14. Invasion of the Body Snatchers (1978): This is a remake of the 1955 McCarthy-era allegory of the same name, and truth be told, I’ve never been able to decide which I like better. I’d put them both on this list.

15. Planet of the Apes: This is one of the few films on this list that I saw in a theater. I was 11 at the time, and was genuinely shocked by the ending.

16. 2001: A Space Odyssey: A classic that helped revitalize the SF genre in the late 1960s. Some people find it moves too slowly for their tastes, and certainly its evolutionary message  (a constant in Arthur C. Clarke’s fiction) is questionable. But it is visually marvelous, and HAL has the most normal psychotic’s voice this side of Norman Bates.

17. Brazil: I love Terry Gilliam’s work with Monty Python, and his Time Bandits is one of the funniest movies I’ve ever seen. So I really looked forward to seeing Brazil. Personally, I just don’t get it. I had no idea what was going on half the time, the humor left me scratching my head, and social commentary struck me as really obvious.I definitely would not have put this on my list.

18. Soylent Green: Yeah, well. Once you get past “soylent green is people!” I think you’ve about said it all.

19. 12 Monkeys: Terry Gilliam has made a terrific SF film. This is it.

20. Tron: I wasn’t a wirehead in 1982, so I think I missed what all the excitement was about.

21. Robocop: Paul Verhoeven will, for many people, be forever associated with one of the worst SF movies ever made, Starship Troopers, as well as one of the worst movies of any kind ever made, Showgirls. But he did have one shining moment, and this was it. A futuristic view of a dystopian Detroit, the special effects are terrific,  Peter Weller does an amazing job of acting with nothing more than his mouth visible, and there’s a lot of witty dialogue. Oh, and the Detroit of the future looks disturbingly like the Detroit of today. Be warned, though–it’s extremely violent, and the soundtrack on TV sounds like it’s made of Swiss cheese.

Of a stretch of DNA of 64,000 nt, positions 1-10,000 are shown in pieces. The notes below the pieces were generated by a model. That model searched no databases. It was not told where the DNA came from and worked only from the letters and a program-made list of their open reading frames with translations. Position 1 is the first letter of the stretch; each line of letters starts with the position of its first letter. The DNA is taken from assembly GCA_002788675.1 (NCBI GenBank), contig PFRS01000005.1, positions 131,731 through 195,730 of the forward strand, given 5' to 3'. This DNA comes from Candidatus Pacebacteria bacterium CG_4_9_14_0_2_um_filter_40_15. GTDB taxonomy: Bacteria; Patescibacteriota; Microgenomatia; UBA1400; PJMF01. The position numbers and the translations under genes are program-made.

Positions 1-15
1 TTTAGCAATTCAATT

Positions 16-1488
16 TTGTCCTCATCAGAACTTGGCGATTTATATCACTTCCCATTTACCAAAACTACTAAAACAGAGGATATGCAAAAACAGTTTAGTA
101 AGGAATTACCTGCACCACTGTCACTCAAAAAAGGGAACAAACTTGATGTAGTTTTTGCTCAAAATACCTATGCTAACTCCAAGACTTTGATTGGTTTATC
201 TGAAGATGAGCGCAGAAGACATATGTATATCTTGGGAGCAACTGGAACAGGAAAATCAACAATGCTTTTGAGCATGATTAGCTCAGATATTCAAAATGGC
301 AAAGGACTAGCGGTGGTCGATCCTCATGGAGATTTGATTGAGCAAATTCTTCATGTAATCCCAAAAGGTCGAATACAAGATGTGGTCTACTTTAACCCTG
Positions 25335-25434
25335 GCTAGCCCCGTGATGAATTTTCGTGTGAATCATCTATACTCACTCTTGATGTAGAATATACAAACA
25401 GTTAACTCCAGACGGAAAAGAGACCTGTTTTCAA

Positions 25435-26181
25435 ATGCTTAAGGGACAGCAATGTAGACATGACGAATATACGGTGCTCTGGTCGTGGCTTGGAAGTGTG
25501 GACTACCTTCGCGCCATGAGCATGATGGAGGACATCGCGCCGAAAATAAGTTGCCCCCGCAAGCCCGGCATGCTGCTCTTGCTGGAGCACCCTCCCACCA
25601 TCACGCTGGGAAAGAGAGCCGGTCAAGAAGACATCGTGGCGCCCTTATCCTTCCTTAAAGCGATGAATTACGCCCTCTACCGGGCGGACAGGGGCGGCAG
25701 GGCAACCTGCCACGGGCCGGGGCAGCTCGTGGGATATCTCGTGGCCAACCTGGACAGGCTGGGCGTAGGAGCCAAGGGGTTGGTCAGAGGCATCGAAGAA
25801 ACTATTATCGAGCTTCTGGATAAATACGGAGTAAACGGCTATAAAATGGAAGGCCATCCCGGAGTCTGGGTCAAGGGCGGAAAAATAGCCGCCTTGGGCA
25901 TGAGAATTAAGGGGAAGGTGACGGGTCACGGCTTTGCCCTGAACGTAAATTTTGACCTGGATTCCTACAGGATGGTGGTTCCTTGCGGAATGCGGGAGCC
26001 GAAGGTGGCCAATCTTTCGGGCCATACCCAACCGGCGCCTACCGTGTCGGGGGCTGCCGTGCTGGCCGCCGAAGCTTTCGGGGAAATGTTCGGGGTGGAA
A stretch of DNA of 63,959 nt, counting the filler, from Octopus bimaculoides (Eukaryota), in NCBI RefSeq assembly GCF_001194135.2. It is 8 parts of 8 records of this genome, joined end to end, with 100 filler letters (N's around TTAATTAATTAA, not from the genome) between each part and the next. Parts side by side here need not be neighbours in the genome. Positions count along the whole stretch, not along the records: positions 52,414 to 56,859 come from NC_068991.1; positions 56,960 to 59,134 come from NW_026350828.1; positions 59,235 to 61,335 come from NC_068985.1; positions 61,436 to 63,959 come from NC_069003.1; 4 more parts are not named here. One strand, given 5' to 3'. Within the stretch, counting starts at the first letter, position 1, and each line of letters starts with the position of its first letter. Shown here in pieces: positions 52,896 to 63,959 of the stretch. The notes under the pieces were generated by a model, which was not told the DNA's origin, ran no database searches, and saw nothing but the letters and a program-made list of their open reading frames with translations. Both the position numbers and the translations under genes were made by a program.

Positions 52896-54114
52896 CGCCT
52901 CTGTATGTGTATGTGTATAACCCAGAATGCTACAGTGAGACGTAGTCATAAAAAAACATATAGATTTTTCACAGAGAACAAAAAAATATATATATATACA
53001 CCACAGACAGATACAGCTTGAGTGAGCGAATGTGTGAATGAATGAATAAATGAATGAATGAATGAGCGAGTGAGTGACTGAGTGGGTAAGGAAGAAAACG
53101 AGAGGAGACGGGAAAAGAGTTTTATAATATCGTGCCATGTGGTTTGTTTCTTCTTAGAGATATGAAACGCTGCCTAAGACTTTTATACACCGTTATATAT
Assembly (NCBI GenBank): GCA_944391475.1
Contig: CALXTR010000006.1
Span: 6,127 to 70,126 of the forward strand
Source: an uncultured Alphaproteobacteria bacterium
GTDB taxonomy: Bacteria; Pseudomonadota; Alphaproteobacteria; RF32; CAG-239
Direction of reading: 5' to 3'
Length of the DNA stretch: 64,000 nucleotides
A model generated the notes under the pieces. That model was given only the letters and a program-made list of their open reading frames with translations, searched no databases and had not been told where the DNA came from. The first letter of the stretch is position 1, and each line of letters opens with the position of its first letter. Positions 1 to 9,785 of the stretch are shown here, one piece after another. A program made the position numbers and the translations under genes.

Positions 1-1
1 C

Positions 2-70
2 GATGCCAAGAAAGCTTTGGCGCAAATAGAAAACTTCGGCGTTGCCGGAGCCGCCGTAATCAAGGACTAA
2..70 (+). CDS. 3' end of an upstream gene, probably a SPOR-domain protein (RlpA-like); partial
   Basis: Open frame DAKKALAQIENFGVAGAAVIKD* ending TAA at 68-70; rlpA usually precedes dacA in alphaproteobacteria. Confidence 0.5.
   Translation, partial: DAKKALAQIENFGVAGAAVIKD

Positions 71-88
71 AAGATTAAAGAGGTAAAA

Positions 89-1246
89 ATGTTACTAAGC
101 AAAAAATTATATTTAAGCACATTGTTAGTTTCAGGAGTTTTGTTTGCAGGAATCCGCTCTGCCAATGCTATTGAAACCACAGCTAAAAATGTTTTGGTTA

22. Galaxy Quest: This is the funniest SF movie ever. It’s a parody of Star Trek, and if you get all the jokes (I did) you should probably wonder whether you have a life. But even if you aren’t a fan of Kirk and the crew, if you like science fiction at all, you’ll get a kick out of this.

23. It Came From Outer Space: Far better than run-of-the-mill SF of the 1950s, it was the first to use the idea of shape shifters as a plot device.

24. Star Trek 2: The Wrath of Khan: It helps if you’ve seen the original Star Trek episode to which this is the sequel (“Space Seed”), but even without it this makes for one of the best of the Trek movies. William Shatner is at his best in this one, and he has a worthy nemesis in Khan. It’s an interstellar re-telling of Moby Dick, with Ahab again going down for the count.